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  • Writer's pictureCindy

The View From Holland

When Nolan was first diagnosed with autism, the team of professionals who did the diagnosing gave us a copy of a short, written piece called Welcome to Holland.

In it, the author, Emily Perl Kingsley, draws a parallel between having a child with a disability and a trip to Italy that ended up unexpectedly being a trip to Holland instead. You don’t get to experience some of the things you had planned on, and the language and culture are not what you had prepared for…

Ms. Kingsley goes on to explain that once the shock wears off, you can start to see the beauty in the place you’ve landed. Sure, there is no Michelangelo’s David, but there are Rembrandts. She goes on to say that despite finding the good, we’ll still mourn the Italy that we never got to see. But she encourages us to not miss out on the good because of our grief.

Really, it’s not a bad analogy.

And really, I try to look for the windmills and tulips, but some days are harder than others.

This past weekend, Kirk and I took Nolan to a flea market about two hours from our house. Nolan loves a good car ride, so I rarely worry about how he’ll handle a long drive. Usually if we can keep our bathrooming consistent, most everything else falls into place for trips like this.

But we’ve been having a rough several days. It could be that the weather has gotten hot, he’s antsy because the end of the school year is almost here, we’re adjusting medication, he’s having a growth spurt, some planet or star is in retrograde (can you tell I’m not much of an astrology girl?), or just that he’s a 16-year-old—there’s no way for us to know why, really. Whatever the cause, it was a rough trip. Even rougher still was the day after—our sleep routine ended up out of whack, his belly seemed to not be agreeing with him, and he was just aggressively crotchety. It was like some kind of road trip hangover.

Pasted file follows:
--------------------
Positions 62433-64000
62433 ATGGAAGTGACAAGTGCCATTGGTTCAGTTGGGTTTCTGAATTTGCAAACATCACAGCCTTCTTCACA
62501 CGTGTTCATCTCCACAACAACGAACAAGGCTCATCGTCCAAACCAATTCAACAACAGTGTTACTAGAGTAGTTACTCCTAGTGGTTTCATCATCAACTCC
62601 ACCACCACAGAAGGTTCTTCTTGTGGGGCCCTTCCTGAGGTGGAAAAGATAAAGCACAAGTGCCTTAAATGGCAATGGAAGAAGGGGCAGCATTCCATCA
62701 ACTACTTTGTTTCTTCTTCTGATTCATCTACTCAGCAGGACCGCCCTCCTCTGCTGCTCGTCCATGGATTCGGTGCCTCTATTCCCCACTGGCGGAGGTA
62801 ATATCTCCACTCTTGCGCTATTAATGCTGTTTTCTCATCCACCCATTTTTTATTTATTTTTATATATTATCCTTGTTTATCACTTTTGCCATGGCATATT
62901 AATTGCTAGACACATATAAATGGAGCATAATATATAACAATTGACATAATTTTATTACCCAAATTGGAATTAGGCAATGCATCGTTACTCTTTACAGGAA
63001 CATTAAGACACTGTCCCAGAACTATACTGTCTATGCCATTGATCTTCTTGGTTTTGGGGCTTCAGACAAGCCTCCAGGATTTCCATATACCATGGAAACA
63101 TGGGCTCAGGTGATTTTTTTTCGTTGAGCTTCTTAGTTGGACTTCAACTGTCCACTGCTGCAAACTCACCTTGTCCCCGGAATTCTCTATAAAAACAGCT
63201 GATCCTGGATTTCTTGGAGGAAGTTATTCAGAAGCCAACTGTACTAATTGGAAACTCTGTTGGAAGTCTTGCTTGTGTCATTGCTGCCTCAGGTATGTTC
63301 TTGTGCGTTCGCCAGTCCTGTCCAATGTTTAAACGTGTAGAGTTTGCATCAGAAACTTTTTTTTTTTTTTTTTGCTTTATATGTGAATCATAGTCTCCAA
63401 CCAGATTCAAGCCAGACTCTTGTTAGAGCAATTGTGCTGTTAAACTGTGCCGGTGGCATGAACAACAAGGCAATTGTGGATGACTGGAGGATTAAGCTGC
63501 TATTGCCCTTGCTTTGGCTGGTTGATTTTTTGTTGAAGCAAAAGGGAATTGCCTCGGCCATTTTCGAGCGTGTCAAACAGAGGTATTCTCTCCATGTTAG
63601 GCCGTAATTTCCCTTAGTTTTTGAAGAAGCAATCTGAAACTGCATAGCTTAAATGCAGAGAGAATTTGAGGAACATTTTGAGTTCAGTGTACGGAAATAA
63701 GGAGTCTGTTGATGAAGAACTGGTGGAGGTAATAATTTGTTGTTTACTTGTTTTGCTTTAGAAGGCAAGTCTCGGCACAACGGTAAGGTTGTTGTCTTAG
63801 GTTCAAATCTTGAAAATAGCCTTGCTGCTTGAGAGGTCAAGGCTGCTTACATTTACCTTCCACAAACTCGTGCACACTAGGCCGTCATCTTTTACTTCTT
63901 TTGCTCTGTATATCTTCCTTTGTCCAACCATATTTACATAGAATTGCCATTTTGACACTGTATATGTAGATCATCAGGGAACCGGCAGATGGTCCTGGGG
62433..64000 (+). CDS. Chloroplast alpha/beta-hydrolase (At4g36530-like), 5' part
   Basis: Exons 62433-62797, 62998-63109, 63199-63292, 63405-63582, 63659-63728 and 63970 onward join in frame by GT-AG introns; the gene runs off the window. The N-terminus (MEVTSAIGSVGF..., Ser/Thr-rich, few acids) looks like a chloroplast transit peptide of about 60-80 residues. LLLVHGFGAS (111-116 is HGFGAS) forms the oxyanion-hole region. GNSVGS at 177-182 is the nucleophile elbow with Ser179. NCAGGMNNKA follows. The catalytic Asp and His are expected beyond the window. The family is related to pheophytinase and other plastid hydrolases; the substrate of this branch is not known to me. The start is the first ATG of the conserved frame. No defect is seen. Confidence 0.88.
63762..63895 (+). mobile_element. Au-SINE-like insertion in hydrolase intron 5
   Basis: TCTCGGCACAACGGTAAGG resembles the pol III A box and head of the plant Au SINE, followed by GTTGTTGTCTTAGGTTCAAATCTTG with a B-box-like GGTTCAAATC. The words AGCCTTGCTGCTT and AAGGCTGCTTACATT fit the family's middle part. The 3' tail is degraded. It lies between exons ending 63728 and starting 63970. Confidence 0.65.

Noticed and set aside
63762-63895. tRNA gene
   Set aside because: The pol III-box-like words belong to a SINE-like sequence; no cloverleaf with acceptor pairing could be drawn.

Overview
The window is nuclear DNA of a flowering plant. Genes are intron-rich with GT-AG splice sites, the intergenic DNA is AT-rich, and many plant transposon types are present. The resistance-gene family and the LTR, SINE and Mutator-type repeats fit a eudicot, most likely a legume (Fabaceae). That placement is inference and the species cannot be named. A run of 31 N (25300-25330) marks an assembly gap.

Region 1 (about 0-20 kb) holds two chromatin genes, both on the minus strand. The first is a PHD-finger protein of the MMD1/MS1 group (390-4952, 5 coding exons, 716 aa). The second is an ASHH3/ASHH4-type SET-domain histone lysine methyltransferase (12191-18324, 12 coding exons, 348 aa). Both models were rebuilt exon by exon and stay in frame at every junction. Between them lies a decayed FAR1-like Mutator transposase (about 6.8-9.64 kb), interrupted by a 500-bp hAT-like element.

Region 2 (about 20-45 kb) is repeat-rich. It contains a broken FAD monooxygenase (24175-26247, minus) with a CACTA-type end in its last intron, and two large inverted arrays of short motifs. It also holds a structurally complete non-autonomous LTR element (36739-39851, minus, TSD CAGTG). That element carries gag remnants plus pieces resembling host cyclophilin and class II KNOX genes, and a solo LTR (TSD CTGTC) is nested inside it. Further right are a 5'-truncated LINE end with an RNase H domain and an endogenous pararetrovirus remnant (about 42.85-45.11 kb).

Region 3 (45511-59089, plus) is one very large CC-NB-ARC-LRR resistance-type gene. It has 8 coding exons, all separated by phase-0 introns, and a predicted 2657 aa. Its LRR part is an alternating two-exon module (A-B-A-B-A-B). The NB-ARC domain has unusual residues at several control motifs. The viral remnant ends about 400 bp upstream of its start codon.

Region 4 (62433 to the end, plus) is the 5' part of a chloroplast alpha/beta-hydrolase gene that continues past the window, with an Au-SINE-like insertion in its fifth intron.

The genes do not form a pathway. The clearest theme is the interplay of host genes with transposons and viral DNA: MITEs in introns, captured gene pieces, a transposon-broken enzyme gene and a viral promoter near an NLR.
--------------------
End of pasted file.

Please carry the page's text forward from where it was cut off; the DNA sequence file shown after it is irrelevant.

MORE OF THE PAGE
We started the day on the right foot... Unfortunately it didn't last.

There were many conversations between Kirk and I that went something like this:

Kirk- Maybe we just can’t do this kind of thing anymore.

Me (looking for tulips)- This could just be because of [insert one of a billion reasons here].

Kirk- But neither of us wants to go through that again if we can avoid it—he was miserable and so were we.

Me- I mean… (and that is usually where we were interrupted by Nolan needing something or my brain just ceasing to form a cohesive thought.)

I am an optimist by nature. Maybe it’s genetic or maybe it’s something I developed during childhood… Heck, maybe it’s some sort of coping mechanism. Whatever its source, it’s not enough to keep me focused on finding the good all of the time.

I know grief and mourning are important. And they’re part of the journey that parents of special needs kids take. But sometimes for me, that grief gets pushed back because I know it will take up time and energy that I seldom seem to find in everyday life. It can be easier to focus on the positive if for no other reason than that it feels better to go through than the negative.

While Welcome to Holland encourages us to not lose sight of the good when we’re going through the bad, I feel like the opposite can also be true. We (okay maybe just I) need to not lose sight of the grief by covering it with the search for the good.

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